governance - choosing the right organisational structure governance - choosing the right...


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    TEAM PRAYER Father God, thank you for the gift of life,

    love and your Son, Jesus Christ. We acknowledge Your Lordship over all that will be spoken, thought, decided and accomplished within these walls.

    We thank you for the gifts you have given us, and commit to using them responsibly. Anoint our creativity, ideas and energy so that even the smallest task may bring you

    honour. Blessed be God forever. Amen


    C H A P T E R 4 G O V E R N A N C E - C H O O S I N G T H E R I G H T O R G A N I S A T I O N A L S T R U C T U R E

  • (Most of the information covered in this chapter is Church of England specific. Churches from other denominations and the Church in Wales, Church of Scotland and Church of Ireland are advised to consult with their own church authorities for specific advice.)

    In order to help ensure that grant money is spent on approved purposes, grant funders prefer to deal with properly constituted organisations.

    As discussed in Chapter 3, it is vital for the success of a project to have a formal structure that ensures decisions get taken and recorded properly and that finances are fully accounted for. This is important for the development and implementation of the project itself. Usually, the development and implementation of a project is managed within the existing local church structures. For small projects, it may be sufficient for the PCC/Trustees to run the project. For larger projects, it will be necessary to set up a project team as a sub-committee. (See Chapter 3).

    It is important to think ahead as to how any new activities are going to be managed in the future, after any building work or other changes have been completed. This may just be about how and by whom your church building will be managed when it is being used by more groups and for more activities. Most churches are used to hiring out space in their buildings for one-off activities or regular weekly half-day sessions.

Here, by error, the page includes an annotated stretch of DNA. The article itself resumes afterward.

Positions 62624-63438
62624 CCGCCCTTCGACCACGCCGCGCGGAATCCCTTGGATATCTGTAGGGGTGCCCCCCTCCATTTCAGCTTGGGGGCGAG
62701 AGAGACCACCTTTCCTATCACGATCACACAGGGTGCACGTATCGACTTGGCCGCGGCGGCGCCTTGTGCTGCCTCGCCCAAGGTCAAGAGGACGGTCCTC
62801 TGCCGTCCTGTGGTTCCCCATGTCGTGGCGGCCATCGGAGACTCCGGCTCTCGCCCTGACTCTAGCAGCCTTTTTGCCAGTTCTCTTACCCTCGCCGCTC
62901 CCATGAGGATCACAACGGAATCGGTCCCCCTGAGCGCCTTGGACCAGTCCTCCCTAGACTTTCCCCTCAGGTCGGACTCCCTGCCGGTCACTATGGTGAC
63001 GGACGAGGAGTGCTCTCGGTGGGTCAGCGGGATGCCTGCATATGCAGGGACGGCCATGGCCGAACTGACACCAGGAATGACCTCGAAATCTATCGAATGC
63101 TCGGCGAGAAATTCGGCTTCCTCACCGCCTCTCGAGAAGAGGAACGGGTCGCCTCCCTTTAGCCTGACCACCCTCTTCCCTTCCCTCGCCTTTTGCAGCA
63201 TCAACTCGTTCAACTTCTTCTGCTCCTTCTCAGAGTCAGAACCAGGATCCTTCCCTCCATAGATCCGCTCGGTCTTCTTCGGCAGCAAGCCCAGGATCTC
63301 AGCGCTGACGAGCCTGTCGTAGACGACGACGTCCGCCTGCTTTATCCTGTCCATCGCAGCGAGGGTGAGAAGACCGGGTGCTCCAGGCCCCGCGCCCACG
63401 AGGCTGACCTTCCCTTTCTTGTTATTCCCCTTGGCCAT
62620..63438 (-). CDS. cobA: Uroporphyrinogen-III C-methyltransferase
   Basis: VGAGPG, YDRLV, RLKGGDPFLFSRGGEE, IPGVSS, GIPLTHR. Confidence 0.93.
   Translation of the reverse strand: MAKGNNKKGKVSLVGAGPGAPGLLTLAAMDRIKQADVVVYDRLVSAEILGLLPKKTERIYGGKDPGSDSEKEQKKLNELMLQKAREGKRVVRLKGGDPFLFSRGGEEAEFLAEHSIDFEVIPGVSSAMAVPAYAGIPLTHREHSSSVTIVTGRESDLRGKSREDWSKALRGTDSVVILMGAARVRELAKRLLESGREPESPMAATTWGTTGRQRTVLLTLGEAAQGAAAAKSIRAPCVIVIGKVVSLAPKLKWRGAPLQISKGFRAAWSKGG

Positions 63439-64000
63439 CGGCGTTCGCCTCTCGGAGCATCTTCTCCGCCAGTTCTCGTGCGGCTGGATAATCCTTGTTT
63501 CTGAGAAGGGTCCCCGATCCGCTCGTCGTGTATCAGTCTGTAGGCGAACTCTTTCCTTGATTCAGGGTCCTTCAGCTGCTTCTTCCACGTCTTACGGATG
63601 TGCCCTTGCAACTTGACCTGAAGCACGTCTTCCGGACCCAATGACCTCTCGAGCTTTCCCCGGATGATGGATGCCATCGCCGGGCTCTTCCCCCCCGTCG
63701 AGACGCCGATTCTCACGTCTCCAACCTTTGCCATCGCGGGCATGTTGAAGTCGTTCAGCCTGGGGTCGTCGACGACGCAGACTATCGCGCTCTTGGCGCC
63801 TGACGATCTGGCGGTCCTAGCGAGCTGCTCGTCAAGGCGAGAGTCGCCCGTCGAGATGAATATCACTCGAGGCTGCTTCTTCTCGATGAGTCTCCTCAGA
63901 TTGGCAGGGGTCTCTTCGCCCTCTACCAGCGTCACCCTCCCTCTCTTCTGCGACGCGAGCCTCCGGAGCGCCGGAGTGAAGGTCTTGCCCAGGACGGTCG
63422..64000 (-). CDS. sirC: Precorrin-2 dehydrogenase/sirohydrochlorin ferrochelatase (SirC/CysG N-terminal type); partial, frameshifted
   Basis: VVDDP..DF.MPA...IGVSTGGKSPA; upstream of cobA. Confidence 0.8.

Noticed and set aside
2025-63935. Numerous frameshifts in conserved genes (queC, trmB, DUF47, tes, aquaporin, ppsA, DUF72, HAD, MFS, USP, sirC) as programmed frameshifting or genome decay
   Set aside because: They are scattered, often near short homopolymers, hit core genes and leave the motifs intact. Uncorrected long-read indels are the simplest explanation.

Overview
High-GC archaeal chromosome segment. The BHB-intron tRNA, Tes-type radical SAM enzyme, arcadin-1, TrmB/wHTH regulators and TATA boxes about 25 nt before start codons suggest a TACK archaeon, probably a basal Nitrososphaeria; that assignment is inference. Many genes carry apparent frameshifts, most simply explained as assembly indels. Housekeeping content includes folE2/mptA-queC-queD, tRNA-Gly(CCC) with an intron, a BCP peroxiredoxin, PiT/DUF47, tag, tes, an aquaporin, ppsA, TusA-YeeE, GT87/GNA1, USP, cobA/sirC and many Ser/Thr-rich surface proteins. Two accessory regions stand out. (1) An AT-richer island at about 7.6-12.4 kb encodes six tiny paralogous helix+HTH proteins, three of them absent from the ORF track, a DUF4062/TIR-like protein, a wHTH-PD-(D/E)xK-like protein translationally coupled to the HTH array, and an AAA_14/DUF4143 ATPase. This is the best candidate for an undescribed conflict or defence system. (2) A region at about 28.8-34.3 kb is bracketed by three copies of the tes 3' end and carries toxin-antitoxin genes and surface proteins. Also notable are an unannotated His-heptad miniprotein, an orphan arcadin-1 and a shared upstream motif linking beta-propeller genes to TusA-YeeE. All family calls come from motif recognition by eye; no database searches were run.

However, if your project is about setting up a more ambitious venture, it may be necessary or beneficial to form a separate company. This could include setting up a support group in partnership with another organisation aimed at a particular target group e.g. the homeless where the group will be taking up permanent space, or a project that involves some form of trading e.g. a community café, shop or a community energy project.

    Overall you must ensure that you choose the right vehicle i.e. the right organisational and legal structure that allows you to do what you want to do and importantly to retain the right level of control over what happens within and to your church building. You will need to decide when it is the right time to set up the new legal structure.

    The structure should reflect your values and principles, or in other words, ‘the culture of your organisation’. How are you going to make decisions? Will you be a member-based organisation and who will you be accountable to? Who develops and decides upon policy and strategy? Do your users get a say?

    It may be that the working group developing the project works within one structure and sets up another to run the building and the new activities in the long-term.

    Most of this chapter is about looking ahead to how your building and the new activities will be managed in the long-term.


    C H A P T E R 4 G O V E R N A N C E - C H O O S I N G T H E R I G H T O R G A N I S A T I O N A L S T R U C T U R E


    This Grade 1 medieval priory church, classed as a major church, is on the site of the first Saxon cathedral of Cornwall and close to the River Tamar, the border with Devon. It’s a challenging site on the side of a steep slope in a large village, sharing a boundary with the stately home of Port Eliot. The house and church used to be a flourishing monastic port in the middle ages, occupied by Augustine monks.


    Population: 4,301 (2011 Census)

    Popular as a venue for a variety of cultural, musical and community events, it is still the local parish church in St Germans in South East Cornwall, but its rebirth into the Priory was formalised in January 2013 when it came under the stewardship of the St Germans Priory Trust.